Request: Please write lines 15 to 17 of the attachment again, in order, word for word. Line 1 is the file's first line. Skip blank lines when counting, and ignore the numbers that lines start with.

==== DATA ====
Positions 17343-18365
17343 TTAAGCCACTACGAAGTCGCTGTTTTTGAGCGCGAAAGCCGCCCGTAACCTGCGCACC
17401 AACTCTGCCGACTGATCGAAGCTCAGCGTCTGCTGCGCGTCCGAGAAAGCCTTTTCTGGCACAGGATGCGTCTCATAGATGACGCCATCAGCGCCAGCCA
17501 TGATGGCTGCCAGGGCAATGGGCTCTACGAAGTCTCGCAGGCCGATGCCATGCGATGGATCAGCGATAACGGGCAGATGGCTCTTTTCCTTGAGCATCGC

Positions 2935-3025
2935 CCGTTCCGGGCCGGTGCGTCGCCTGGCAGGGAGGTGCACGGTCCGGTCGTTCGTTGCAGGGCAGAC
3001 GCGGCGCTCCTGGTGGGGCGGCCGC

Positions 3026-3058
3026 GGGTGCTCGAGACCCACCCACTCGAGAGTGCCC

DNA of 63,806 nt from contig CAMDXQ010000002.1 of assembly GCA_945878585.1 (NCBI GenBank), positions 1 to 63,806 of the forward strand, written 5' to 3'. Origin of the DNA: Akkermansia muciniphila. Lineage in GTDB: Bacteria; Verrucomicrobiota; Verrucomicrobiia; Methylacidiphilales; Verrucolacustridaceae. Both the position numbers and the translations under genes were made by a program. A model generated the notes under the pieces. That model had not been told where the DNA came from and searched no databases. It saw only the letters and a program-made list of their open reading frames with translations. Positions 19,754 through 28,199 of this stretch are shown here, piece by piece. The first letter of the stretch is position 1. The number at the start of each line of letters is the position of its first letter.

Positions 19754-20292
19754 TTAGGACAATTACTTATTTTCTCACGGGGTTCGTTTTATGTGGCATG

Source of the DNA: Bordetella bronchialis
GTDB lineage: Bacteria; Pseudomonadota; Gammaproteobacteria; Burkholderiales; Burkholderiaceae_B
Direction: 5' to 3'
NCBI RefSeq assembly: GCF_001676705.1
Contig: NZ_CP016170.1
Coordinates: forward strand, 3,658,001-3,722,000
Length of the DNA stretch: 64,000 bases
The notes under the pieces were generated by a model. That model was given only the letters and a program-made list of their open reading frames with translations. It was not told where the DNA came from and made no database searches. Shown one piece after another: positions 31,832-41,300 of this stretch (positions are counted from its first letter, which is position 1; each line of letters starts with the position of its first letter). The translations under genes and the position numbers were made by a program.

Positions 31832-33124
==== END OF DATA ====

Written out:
Direction: 5' to 3'
NCBI RefSeq assembly: GCF_001676705.1
Contig: NZ_CP016170.1